There is only one solution. This one:
There is a very neat proof that this is the only solution.*
Suppose we have found a different solution from the one given above. Now, no matter how we have completed the grid, somewhere on it there must be a minimum value. Possibly that minimum value appears more than once, but there must be at least one cell that we can point to and say “No other numbers in the grid are smaller than this one.” Let’s call that minimum value m.
Since we know that not every value in our grid is the same (that would give us the solution pictured above, but we have a different solution), somewhere on the grid there must be a cell containing the value m which is adjacent to a cell containing some other larger value. So, we have a cell containing the value m, with a neighbour containing a value larger than m, and no neighbours containing values smaller than m (because m is the minimum)… so that cell cannot possibly be the mean of its neighbours. Our “different solution” is not a solution at all.
In other words, there are no different solutions. The solution pictured above is the only one.
In fact, by the same argument, no matter what kind of grid we had been given – perhaps a hexagonal grid, a three-dimensional lattice of cubes or something completely irregular – provided that all the cells are connected, the only possible solution would be to write the same number in every box.
SOME THOUGHTS ON USING THIS PUZZLE WITH STUDENTS
There are a few nice learning points to draw out of this puzzle:
- All tens? Isn’t that cheating?
This is something I have often heard from students (and even from some teachers) when confronted with this puzzle. There is an assumption that filling every cell with the same number is somehow cheating. This is a good opportunity to highlight the importance of not making assumptions and of using (and understanding) mathematical language in a precise way. If the question does not say something is not allowed, then it cannot be cheating!
- Focus on the extremes.
The puzzle highlights a fundamental principle of problem solving: If in doubt, focus on the extremes. Extreme points are often where you learn most about how things work or why rules might break down. Think about the biggest or smallest values; think about the corners or the endpoints; look for what happens at zero or as you head towards infinity… Often, as in this puzzle, if you think about the extremes, everything can become clear.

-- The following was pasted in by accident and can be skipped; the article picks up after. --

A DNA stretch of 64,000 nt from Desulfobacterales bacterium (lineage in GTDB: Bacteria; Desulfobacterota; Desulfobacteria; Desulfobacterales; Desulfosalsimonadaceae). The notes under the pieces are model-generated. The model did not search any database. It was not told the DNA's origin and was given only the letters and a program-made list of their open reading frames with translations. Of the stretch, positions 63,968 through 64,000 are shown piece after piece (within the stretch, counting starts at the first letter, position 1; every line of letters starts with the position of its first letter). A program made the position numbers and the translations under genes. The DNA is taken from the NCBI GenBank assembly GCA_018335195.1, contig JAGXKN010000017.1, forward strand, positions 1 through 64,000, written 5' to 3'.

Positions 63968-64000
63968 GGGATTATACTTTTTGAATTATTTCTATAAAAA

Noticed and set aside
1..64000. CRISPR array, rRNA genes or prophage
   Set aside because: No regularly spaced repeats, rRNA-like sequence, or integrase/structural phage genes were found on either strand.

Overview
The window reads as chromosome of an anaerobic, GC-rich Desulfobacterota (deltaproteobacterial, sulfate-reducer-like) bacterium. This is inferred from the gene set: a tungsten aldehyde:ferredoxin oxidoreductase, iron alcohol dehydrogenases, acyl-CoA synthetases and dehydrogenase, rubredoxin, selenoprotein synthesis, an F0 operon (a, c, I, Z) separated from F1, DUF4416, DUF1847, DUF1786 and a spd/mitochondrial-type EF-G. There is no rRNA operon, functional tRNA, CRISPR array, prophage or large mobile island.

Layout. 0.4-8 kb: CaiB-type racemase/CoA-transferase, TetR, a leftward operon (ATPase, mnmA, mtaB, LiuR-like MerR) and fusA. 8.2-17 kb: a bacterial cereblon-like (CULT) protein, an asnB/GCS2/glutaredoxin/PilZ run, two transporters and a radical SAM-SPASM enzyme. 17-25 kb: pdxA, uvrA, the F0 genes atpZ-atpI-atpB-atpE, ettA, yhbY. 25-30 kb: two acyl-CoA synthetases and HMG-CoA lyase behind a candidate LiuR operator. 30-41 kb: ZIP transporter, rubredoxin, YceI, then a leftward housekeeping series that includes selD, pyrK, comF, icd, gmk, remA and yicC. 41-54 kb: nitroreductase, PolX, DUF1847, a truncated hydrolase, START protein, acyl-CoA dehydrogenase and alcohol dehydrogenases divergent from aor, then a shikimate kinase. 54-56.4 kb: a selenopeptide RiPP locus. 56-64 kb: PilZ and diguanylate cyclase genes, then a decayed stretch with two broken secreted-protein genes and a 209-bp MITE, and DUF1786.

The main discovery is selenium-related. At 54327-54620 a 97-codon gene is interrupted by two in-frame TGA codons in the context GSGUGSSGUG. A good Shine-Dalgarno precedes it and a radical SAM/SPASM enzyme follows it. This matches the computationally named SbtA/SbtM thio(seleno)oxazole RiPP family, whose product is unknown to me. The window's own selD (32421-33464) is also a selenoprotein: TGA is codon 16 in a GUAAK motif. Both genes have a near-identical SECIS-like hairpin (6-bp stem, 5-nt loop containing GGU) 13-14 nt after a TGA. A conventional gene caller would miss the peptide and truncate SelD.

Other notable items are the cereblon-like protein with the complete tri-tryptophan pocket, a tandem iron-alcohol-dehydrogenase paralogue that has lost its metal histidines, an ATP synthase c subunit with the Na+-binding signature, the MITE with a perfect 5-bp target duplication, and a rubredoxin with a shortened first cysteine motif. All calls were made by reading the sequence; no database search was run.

- You don’t need any examples to prove something.
The proof given above is really just one simple idea: the minimum value cannot possibly be the mean of its neighbours. It is an intuitive example of a proof by contradiction. The fact that you can show that something is true through the sheer power of your imagination and your logical reasoning – simply by asking yourself “What would a solution look like?” – with no need for messing around with actual numbers, is an amazingly powerful idea.
Moving from performing calculations to proving results can be a difficult conceptual leap, but it is an essential one for students who want to take Maths beyond A-level. I also believe that the ability to apply logic to make rational objective deductions is a valuable skill more generally, whether or not you want to study Maths. Simple logical arguments like this one can provide a route into the necessary ways of thinking to allow students to gain this skill.
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* There is also a very ugly proof, which involves writing down sixteen linear equations in fifteen variables and solving them simultaneously. For those tempted to to that, I would invite them to solve the same problem on a 1000 × 1000 × 1000 × 1000 four-dimensional hypercubical lattice. That should dampen their enthusiasm for linear algebra.